Moreover, inorder to answer all your questions and concerns kindly check out our interview with Dr. Kevin M. Folta on The Blue Strawberry Incidence!!
Disclaimer: This post is written ONLY to answer the question on what is a Blue Strawberry and if it exist or not; the picture presented is NOT our property, kindly find below the source link.We are showing neither side on the topic.
I’ve been asked in several occasions about a blue strawberry and whether it truly exists. Thus, I thought of reposting one of my first blog posts to clarify this point.
The Blue Strawberry is a genetically modified food.
To start with, genetically modified foods are foods that are engineered through an artificial transfer (insertion or deletion) of genes; the genes usually come from different species.
Scientists have found that the “Arctic Flounder Fish” produces an antifreeze to protect itself in freezing waters.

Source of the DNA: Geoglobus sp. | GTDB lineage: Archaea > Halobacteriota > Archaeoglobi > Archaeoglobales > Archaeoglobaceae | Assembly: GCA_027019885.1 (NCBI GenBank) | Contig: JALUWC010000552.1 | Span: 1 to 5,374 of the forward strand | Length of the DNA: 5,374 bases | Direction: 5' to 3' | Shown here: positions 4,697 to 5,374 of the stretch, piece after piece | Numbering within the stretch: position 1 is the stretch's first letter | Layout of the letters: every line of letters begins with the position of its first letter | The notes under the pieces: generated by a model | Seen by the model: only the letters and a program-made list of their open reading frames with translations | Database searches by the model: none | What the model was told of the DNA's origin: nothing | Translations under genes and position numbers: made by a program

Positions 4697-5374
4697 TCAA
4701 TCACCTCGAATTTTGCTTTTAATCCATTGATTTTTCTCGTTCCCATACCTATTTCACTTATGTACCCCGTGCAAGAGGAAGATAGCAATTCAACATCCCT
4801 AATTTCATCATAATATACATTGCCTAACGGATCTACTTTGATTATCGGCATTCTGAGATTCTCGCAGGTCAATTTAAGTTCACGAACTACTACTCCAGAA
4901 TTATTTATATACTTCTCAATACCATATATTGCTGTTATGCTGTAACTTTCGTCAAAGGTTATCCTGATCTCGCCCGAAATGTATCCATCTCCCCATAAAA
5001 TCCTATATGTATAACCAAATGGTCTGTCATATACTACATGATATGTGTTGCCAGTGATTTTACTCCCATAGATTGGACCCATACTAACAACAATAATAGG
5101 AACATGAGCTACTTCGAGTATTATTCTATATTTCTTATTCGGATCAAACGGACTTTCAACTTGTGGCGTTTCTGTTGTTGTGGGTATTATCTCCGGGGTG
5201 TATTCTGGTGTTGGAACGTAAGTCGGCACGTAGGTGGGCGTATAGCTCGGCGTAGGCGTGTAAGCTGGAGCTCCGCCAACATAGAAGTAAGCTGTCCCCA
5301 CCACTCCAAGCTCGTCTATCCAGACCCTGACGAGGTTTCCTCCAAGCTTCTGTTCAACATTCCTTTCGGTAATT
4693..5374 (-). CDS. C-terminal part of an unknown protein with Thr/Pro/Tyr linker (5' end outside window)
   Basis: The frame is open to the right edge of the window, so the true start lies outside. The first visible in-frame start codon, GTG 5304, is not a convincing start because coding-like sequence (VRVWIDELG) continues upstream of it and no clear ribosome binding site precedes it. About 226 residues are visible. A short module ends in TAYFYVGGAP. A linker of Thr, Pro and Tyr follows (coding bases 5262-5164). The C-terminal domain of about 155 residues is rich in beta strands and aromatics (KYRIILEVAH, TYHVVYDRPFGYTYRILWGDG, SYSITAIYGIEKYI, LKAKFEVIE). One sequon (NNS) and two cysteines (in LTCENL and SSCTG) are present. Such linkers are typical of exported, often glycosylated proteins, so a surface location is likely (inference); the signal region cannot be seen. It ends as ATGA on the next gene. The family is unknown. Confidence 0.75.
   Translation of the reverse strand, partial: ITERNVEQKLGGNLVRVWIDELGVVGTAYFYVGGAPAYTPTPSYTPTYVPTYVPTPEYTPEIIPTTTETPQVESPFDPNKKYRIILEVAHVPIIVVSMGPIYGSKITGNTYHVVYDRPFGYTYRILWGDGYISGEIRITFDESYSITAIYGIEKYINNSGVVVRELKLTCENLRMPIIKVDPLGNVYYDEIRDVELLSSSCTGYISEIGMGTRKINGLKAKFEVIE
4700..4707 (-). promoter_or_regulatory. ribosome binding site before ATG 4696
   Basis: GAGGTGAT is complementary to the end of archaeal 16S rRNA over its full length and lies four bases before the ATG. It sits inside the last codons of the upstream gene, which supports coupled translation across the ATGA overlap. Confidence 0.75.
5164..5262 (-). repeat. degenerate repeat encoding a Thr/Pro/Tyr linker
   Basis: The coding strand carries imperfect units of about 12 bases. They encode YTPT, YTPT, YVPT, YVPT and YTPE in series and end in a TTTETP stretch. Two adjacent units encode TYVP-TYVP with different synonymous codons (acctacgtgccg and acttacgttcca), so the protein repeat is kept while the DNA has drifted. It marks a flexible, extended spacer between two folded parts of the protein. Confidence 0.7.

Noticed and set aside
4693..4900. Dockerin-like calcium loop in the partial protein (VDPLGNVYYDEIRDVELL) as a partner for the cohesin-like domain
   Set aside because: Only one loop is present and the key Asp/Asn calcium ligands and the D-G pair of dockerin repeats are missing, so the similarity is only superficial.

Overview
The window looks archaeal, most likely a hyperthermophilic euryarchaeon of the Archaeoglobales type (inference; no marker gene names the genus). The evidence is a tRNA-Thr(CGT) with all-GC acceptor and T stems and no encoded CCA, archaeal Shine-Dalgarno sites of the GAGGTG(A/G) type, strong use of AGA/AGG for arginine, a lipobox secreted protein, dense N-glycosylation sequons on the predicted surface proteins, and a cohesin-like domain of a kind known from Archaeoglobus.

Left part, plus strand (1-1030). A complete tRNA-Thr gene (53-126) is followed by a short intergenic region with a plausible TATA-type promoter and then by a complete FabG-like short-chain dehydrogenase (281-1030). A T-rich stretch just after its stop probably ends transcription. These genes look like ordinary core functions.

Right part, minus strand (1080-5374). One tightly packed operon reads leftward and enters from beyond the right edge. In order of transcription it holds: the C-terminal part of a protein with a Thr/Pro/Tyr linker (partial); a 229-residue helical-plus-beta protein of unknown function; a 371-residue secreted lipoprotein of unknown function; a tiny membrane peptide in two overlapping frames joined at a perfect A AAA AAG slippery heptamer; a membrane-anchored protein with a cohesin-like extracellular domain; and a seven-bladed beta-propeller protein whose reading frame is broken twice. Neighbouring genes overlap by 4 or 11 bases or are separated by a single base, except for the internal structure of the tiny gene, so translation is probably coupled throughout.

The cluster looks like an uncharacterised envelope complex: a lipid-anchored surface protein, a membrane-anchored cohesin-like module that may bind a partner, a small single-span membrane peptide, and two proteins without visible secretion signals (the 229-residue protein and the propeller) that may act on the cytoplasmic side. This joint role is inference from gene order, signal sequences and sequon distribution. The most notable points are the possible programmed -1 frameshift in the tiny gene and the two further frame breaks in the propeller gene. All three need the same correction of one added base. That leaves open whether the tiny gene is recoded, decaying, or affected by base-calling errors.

Thus, the gene that regulates the production of the antifreeze trait was taken from the Arctic Flounder fish and was genetically introduced into the strawberry plant. As a result, a gmo strawberry plant is formed.
The gmo strawberry plant can withstand icy freezing temperatures; thus wouldn’t degrade or turn into mush after being placed in the freezer. To this date, such attempts are done for research purposes!!
The post shared the attempt of GMO strawberries yet, more research is needed concerning the matter; up to this date there are NO blue strawberries in production, as far as we know.
Graduate Program Advanced Biochemistry, Genetically Modified Foods Lecture Notes, Dr. Imad Toufeili, American University of Beirut, Beirut, Lebanon.
– AGROBACTERIAL TRANSFORMATION AND TRANSFER OF THE ANTIFREEZE PROTEIN GENE OF WINTER FLOUNDER TO THE STRAWBERRY http://www.actahort.org/books/484/484_99.htm
– CBF1 Gene Transgenic Strawberry and Increase Freezing Tolerance http://en.cnki.com.cn/Article_en/CJFDTOTAL-DNYX200702001.htm
– THE GENETIC TRANSFORMATION OF STRAWBERRY WITH WINTER FLOUNDER ANTIFREEZE PROTEIN GENE http://en.cnki.com.cn/Article_en/CJFDTOTAL-HNXB200903015.htm